What is the “revolving door”? After completing their bureaucratic or political terms, heads of state agencies may enter the sector they formerly regulated. Conversely, it is common to see private sector executives join public sector agencies and exert regulatory responsibilities over their initial private industries. In both cases, there is a significant risk that the public responsibilities held by these “revolving door regulators” be undermined by private interests. Such situations are referred to as conflicts of interest.
The revolving door has been pinpointed by the OECD as having bad effects on economies, and even as being a major cause of the 2008 financial crisis. This phenomenon, common in most industrialized countries, leads to conflicts of interest which may seriously distort economies.
By measuring the concentration of “revolving door regulators” in private firms, the revolving door indicator measures the unfair influence of politically-connected firms, thereby highlighting one key process through which conflicts of interest arise.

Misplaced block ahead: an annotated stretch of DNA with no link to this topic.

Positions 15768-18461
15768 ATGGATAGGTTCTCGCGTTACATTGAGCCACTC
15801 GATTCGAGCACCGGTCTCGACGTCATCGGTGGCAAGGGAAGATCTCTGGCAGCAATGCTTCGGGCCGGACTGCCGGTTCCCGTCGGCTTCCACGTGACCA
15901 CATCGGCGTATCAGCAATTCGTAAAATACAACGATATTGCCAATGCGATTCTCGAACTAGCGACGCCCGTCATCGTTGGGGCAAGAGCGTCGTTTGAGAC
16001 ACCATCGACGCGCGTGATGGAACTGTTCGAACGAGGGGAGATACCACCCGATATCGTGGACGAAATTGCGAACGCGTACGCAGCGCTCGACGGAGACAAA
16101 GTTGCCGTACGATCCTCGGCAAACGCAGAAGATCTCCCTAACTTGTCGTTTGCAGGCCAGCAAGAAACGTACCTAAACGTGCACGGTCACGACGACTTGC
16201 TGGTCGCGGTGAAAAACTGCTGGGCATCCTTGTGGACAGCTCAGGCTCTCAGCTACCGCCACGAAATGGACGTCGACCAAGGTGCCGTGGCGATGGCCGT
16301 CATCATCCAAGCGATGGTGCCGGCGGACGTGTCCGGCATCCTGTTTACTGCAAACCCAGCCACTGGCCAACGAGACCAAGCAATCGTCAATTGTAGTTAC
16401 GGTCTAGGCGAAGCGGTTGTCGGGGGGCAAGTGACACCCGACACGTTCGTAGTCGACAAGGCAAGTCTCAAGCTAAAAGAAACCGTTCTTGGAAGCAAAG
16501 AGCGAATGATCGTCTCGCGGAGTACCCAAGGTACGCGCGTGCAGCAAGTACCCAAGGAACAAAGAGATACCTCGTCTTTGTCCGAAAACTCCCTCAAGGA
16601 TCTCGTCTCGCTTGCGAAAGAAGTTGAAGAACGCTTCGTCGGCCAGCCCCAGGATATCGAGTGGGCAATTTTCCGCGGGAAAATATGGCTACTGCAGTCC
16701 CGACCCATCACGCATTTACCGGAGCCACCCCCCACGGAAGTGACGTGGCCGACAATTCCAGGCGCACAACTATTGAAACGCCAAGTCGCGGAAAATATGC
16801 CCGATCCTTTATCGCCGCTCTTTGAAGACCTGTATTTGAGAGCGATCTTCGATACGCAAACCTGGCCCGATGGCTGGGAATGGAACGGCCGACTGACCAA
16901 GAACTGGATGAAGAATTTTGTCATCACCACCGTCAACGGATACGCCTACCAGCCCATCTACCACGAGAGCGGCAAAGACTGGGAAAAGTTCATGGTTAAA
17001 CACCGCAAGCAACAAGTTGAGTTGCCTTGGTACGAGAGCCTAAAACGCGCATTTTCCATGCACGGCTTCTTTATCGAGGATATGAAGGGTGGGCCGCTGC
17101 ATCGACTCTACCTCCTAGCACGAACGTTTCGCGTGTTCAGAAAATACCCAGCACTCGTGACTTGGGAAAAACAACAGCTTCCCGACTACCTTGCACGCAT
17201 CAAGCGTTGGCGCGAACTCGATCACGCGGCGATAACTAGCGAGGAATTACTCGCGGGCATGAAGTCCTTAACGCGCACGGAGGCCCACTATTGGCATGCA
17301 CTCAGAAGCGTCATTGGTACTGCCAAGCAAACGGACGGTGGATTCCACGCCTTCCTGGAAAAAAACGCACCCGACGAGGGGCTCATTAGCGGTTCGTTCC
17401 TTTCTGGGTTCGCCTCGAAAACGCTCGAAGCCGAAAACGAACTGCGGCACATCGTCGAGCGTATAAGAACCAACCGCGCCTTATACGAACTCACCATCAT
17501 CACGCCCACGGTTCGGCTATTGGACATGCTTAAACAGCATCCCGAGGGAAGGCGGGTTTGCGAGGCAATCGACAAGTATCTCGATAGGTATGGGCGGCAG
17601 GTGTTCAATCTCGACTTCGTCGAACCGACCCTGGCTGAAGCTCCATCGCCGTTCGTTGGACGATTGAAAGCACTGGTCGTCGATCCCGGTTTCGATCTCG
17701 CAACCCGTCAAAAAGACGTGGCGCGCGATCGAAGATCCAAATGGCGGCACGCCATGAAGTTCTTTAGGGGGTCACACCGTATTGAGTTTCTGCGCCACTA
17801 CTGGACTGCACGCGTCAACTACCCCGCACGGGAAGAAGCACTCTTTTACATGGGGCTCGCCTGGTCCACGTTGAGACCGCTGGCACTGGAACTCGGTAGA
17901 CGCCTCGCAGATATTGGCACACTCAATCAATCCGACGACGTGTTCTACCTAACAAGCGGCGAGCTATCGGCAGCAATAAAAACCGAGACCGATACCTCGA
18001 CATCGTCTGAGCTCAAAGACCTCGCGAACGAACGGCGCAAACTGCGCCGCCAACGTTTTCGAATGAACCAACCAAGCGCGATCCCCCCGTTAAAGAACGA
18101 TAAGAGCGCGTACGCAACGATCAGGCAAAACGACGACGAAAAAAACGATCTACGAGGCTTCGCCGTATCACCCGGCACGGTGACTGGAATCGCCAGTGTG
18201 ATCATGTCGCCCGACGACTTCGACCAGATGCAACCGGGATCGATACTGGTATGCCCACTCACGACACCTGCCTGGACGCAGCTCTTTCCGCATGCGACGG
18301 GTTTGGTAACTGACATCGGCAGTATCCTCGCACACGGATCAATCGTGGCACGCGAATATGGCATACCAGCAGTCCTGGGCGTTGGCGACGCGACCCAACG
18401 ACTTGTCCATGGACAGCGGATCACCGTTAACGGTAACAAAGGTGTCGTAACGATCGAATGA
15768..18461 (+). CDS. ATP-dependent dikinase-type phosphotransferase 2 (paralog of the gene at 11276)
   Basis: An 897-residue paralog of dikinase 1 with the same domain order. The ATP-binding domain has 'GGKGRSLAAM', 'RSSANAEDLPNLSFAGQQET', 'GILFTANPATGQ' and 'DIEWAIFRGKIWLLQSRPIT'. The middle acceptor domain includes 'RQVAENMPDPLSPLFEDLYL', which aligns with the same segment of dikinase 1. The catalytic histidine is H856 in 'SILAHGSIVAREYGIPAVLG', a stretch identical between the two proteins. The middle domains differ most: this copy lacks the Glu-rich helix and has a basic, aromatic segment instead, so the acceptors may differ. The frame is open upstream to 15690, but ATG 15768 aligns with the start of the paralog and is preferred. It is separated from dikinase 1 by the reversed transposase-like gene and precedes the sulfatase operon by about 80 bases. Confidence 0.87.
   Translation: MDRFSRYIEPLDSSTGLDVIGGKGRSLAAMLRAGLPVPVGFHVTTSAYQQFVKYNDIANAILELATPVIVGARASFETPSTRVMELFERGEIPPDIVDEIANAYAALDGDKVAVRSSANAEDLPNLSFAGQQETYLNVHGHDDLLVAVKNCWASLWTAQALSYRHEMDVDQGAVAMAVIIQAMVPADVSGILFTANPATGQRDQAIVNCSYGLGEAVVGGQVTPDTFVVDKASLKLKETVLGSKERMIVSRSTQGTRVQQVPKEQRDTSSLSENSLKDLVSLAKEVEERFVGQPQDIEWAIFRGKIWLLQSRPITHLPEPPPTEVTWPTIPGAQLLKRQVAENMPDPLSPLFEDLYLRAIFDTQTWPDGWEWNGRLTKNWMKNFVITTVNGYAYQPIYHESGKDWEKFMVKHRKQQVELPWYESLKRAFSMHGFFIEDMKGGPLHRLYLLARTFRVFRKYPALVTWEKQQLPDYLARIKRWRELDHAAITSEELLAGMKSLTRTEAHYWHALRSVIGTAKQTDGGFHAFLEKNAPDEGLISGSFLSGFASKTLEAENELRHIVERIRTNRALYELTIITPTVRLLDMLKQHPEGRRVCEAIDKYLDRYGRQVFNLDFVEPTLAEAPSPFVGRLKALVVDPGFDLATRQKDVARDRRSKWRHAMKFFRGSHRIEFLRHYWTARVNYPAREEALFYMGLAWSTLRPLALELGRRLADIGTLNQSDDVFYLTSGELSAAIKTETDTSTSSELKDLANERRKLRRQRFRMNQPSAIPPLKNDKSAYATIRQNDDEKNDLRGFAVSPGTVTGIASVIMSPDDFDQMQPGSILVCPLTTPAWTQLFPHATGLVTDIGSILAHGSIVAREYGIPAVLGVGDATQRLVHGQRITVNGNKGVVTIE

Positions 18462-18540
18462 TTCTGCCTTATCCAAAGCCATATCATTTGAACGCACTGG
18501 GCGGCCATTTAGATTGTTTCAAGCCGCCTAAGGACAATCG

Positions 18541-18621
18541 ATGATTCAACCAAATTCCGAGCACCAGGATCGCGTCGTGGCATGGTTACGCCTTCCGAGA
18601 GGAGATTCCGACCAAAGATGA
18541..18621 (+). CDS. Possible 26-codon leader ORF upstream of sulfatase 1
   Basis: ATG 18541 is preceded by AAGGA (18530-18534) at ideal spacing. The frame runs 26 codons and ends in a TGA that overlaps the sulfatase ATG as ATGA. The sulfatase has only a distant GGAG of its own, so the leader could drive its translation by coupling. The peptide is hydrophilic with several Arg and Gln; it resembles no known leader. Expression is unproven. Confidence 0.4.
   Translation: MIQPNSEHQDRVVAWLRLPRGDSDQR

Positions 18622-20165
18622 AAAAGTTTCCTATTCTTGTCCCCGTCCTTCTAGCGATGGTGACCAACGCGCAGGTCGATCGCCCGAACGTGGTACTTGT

Version : 2015-03-01
Data collected by the authors from official company websites, LexisNexis Academic, and OneSource (Avention), and cross-checked with data from OpenSecrets.org website and biographies provided by government agency websites (Securities and Exchange Commission and Treasury), social network websites (LinkedIn), and business websites (Businessweek, Business Insider, Bloomberg).